The Colemans are moving themselves these days. They recently signed a deal with St. Martin’s Press, which will bring out the next installment in the “Cartel” series as well as new solo series by both writers. The St. Martin’s deal is both lucrative and legitimizing — a validation of Ashley and JaQuavis’s work by one of publishing’s most venerable houses. The Colemans’ ambitions have grown, as well. A recent trilogy, “Murderville,” tackles human trafficking and the blood-diamond industry in West Africa, with storylines that sweep from Sierra Leone to Mexico to Los Angeles. Increasingly, Ashley & JaQuavis are leaning on research — traveling to far-flung settings and hitting the books in the libraries — and spending less time mining their own rough-and-tumble past.

But Flint remains a source of inspiration. One evening not long ago, JaQuavis led me on a tour of his hometown: a popular roadside bar; the parking lot where he met the undercover cop for the ill-fated drug deal; Ashley’s old house, the site of his almost-arrest. He took me to a ramshackle vehicle repair shop on Flint’s west side, where he worked as a kid, washing cars. He showed me a bathroom at the rear of the garage, where, at age 12, he sneaked away to inspect the first “boulder” of crack that he ever sold. A spray-painted sign on the garage wall, which JaQuavis remembered from his time at the car wash, offered words of warning:

WHAT EVERY YOUNG MAN SHOULD KNOW
ABOUT USING A GUN:
MURDER . . . 30 Years
ARMED ROBBERY . . . 15 Years
ASSAULT . . . 15 Years
RAPE . . . 20 Years
POSSESSION . . . 5 Years
JACKING . . . 20 YEARS

“We still love Flint, Michigan,” JaQuavis says. “It’s so seedy, so treacherous. But there’s some heart in this city. This is where it all started, selling books out the box. In the days when we would get those little $40,000 advances, they’d send us a couple boxes of books for free. We would hit the streets to sell our books, right out of the car trunk. It was a hustle. It still is.”

One old neighborhood asset that the Colemans have not shaken off is swagger. “My wife is the best female writer in the game,” JaQuavis told me. “I believe I’m the best male writer in the game. I’m sleeping next to the best writer in the world. And she’s doing the same.”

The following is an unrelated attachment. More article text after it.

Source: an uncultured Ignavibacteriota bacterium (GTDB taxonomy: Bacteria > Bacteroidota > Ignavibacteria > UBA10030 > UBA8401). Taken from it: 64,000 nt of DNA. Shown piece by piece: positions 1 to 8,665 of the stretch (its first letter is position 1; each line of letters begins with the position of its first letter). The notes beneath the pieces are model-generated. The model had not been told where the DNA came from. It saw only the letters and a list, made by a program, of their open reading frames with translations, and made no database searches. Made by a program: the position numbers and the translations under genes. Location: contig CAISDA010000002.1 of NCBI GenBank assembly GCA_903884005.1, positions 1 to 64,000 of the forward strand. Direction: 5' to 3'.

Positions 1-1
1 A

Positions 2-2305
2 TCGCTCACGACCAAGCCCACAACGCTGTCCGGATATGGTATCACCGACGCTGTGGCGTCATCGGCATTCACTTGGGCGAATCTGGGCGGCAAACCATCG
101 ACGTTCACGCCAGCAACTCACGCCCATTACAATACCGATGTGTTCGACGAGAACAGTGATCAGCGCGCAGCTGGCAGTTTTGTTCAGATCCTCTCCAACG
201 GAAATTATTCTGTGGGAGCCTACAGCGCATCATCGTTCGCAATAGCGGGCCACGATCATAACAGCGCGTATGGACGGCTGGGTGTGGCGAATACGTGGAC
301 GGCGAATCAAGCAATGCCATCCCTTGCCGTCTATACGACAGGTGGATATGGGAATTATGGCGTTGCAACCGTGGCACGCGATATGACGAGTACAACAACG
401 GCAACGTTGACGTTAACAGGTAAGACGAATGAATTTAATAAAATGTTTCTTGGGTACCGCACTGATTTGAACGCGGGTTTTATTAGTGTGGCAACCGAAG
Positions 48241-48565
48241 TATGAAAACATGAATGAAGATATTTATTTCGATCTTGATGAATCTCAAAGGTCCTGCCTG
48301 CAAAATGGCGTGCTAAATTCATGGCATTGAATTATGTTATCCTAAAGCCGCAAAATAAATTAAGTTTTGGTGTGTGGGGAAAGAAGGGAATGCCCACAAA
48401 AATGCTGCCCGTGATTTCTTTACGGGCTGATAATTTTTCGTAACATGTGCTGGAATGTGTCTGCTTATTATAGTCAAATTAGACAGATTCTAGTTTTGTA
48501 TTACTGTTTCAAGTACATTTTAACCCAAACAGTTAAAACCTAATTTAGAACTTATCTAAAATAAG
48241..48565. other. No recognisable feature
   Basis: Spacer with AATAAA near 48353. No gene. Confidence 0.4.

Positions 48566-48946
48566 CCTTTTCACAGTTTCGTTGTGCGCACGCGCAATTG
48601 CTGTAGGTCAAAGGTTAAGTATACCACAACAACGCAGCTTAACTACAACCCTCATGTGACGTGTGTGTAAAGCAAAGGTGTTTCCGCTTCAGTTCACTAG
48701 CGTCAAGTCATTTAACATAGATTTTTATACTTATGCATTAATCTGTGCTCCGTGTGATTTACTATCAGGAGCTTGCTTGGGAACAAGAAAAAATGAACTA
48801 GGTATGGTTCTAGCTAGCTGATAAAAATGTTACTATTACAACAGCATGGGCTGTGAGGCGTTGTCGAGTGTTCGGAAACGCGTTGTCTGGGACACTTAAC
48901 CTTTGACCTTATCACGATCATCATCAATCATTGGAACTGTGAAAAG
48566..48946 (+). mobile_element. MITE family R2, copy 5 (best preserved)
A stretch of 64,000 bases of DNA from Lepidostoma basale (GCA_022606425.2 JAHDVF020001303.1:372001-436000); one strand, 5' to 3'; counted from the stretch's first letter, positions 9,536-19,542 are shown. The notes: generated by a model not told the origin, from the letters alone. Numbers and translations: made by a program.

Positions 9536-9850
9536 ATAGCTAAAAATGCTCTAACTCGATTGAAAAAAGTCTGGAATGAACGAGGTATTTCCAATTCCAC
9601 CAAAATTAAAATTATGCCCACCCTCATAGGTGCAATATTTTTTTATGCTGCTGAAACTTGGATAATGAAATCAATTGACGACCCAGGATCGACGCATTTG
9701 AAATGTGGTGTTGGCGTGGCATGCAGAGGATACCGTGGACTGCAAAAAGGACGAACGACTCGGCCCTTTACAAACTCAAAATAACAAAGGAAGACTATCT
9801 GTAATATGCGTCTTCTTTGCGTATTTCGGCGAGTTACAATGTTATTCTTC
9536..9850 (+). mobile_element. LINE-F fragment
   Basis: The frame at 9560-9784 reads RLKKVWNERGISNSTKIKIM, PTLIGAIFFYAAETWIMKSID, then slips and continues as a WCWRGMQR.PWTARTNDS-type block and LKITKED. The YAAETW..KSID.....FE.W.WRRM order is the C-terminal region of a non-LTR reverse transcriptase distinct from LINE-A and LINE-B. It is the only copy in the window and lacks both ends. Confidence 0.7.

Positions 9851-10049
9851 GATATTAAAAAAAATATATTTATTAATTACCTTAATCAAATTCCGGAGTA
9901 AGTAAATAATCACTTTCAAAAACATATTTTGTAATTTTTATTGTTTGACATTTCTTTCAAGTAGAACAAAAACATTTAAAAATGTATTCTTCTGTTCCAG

From T Magazine: Street Lit’s Power Couple

As he reflected on the festering wounds deepened by race and grievance that have been on painful display in America’s cities lately, President Obama on Monday found himself thinking about a young man he had just met named Malachi.

A few minutes before, in a closed-door round-table discussion at Lehman College in the Bronx, Mr. Obama had asked a group of black and Hispanic students from disadvantaged backgrounds what could be done to help them reach their goals. Several talked about counseling and guidance programs.

“Malachi, he just talked about — we should talk about love,” Mr. Obama told a crowd afterward, drifting away from his prepared remarks. “Because Malachi and I shared the fact that our dad wasn’t around and that sometimes we wondered why he wasn’t around and what had happened. But really, that’s what this comes down to is: Do we love these kids?”

Many presidents have governed during times of racial tension, but Mr. Obama is the first to see in the mirror a face that looks like those on the other side of history’s ledger. While his first term was consumed with the economy, war and health care, his second keeps coming back to the societal divide that was not bridged by his election. A president who eschewed focusing on race now seems to have found his voice again as he thinks about how to use his remaining time in office and beyond.

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Obama Speaks of a ‘Sense of Unfairness’

Obama Speaks of a ‘Sense of Unfairness’

At an event announcing the creation of a nonprofit focusing on young minority men, President Obama talked about the underlying reasons for recent protests in Baltimore and other cities.

By Associated Press on Publish Date May 4, 2015. Photo by Stephen Crowley/The New York Times.

In the aftermath of racially charged unrest in places like Baltimore, Ferguson, Mo., and New York, Mr. Obama came to the Bronx on Monday for the announcement of a new nonprofit organization that is being spun off from his White House initiative called My Brother’s Keeper. Staked by more than $80 million in commitments from corporations and other donors, the new group, My Brother’s Keeper Alliance, will in effect provide the nucleus for Mr. Obama’s post-presidency, which will begin in January 2017.

“This will remain a mission for me and for Michelle not just for the rest of my presidency but for the rest of my life,” Mr. Obama said. “And the reason is simple,” he added. Referring to some of the youths he had just met, he said: “We see ourselves in these young men. I grew up without a dad. I grew up lost sometimes and adrift, not having a sense of a clear path. The only difference between me and a lot of other young men in this neighborhood and all across the country is that I grew up in an environment that was a little more forgiving.”